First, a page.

Restaurant Review - Market fuses brilliance with bafflement
It takes a special kind of openhearted restaurant critic to see "Tuna and Wasabi" pizza on a menu and keep her cynicism under control. At Spice Market, Jean-Georges Vongerichten's first Atlanta project in the W Midtown hotel, the menu focuses on Asian street food and avoids frivolity like wasabi pizza. But at Market, Vongerichten's second Atlanta venture, it's as if the chef and his staff are aiming to see exactly how far they can push our discombobulation. As I sat and stared at Market's menu for the first time, I realized it was gonna take a lot of celebrity chef magic to overcome fusions this silly.
The theme of confusion begins as soon as you exit the bar area (which is basically the lobby of the new W Buckhead hotel) and funnel through the restaurant's claustrophobic entrance. Step out of the tiny wooden passageway and into a room that hides its largeness around curved walls and partitions. Designer hot shot Karim Rashid created the interior, which consists of amoeba-shaped recesses lit with neon-colored lights, and large, screen-saver-esque-lined walls that could be accurately described as trippy. It's hard to get a handle on the space and how it's put together, and therefore hard to decide how to feel about it.
The same is true for the menu. Tomato soup with sourdough and cheddar is followed by truffle pizza, with a detour for sashimi spring rolls before going back to crab cakes and then into the more solidly Asian-influenced entrees. Maybe it's stodgy of me to ask, but Why? Why throw all these things together on a menu? Just to see if you can?
Of course, if anyone can, Vongerichten can. As one might expect of a chef with a reputation for exactitude and high standards, most of the execution is flawless. This means expertly cooked pieces of fish – a slow-cooked salmon that melts on the tongue; red snapper so delicate it brings to mind flower petals. The execution, overseen here by Ian Winslade (who also acts as chef at Spice Market), is damn near perfect. A pork chop is grilled and coated with a smoky chili glaze, all the components seasoned just right, heat and garlic meeting meat for an explosive tango of flavor. But the accompanying asparagus and shiitake mushrooms dressed with beurre blanc and a hint of tarragon are completely overpowered. Why put this classically French-tasting (and beautifully prepared) combination of delicate flavors next to a chili bomb?
Sometimes the fusion doesn't even make it into the "good idea/weird juxtaposition" realm. A warm asparagus salad, which according to the menu comes with hollandaise sauce and truffle vinaigrette, was nothing like the classic elegant salad I'd imagined. Instead, a large plate of romaine lettuce bears a fan of avocado and a few sticks of asparagus smothered in a huge glop of spicy goo I assume was supposed to be hollandaise. There was no hint of truffle, and if there had been, it would've clashed horribly.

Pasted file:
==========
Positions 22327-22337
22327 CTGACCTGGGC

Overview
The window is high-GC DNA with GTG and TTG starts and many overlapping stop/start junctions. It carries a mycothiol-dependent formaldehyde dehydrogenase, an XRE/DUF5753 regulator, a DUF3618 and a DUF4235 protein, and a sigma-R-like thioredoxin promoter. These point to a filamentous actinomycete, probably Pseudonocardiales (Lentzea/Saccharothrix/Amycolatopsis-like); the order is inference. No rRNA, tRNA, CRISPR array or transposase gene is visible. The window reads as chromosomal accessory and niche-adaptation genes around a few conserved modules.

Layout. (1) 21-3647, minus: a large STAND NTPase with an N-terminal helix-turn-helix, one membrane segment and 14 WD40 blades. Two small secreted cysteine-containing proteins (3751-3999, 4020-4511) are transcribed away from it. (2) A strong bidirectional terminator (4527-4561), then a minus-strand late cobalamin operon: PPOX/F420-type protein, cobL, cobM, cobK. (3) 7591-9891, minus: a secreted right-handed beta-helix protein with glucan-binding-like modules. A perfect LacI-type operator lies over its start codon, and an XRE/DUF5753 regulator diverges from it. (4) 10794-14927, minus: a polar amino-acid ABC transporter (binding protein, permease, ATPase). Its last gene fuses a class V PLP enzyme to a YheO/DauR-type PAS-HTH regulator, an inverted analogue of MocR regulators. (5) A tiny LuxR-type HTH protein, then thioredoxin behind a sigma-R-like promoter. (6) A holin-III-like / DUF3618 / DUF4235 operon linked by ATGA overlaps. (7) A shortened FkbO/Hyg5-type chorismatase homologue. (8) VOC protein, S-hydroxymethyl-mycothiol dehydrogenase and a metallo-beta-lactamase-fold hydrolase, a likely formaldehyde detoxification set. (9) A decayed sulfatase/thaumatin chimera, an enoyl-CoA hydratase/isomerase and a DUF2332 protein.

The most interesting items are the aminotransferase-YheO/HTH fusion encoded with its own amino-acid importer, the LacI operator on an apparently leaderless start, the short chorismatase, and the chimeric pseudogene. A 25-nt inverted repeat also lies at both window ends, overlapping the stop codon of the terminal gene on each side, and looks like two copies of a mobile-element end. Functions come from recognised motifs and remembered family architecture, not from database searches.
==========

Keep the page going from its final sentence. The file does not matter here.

And what of that wasabi pizza? I'd love to say it chastened me, changed my mind about the nature of outlandish fusions, put me in my place. Alas, it did nothing of the kind. The base of wasabi paste covered in warmish raw tuna did nothing to convert me to the Japanese/Italian cause.
Dishes with more purity of heart fare better. That salmon swims in a miso-yuzu broth, and is punctuated by ginger, soft tofu, and lovely pops of sweet cherry tomatoes. As out of place as pizza seems on the menu, the truffle and fontina cheese version, topped with a vinegary frisse salad, hits all the right earthy notes, although I found the crust a tad sweet.
There are also some undeniably cool dishes, such as the warm goat cheese custard appetizer, which pairs a creamy custard with sweet diced beets, pistachios and a more musky and astringent goat cheese foam. While not completely harmonious, the dish channels the Vongerichten ability to have us rethink textures and flavors, to focus on our food. It's both a sensual and a cerebral experience.
Chef Winslade and general manager A.D. Allushi find themselves a couple of blocks south of Bluepointe, where they both made their names as masters of the trendy Asian-influenced restaurant, and both seem very much at home at Market. Allushi's service team ranges from fine-dining pros to fresh-from-the-diner sweethearts, and hiccups are handled swiftly and professionally.
There's no doubt that Vongerichten and Winslade have the chops to put out highly stylized, perfectly executed food. Prices, for this level of dining, are fairly reasonable. And Market, with all its discombobulation, is a lot of fun. But to get the best of what's offered here, stick with the dishes that stay in one hemisphere.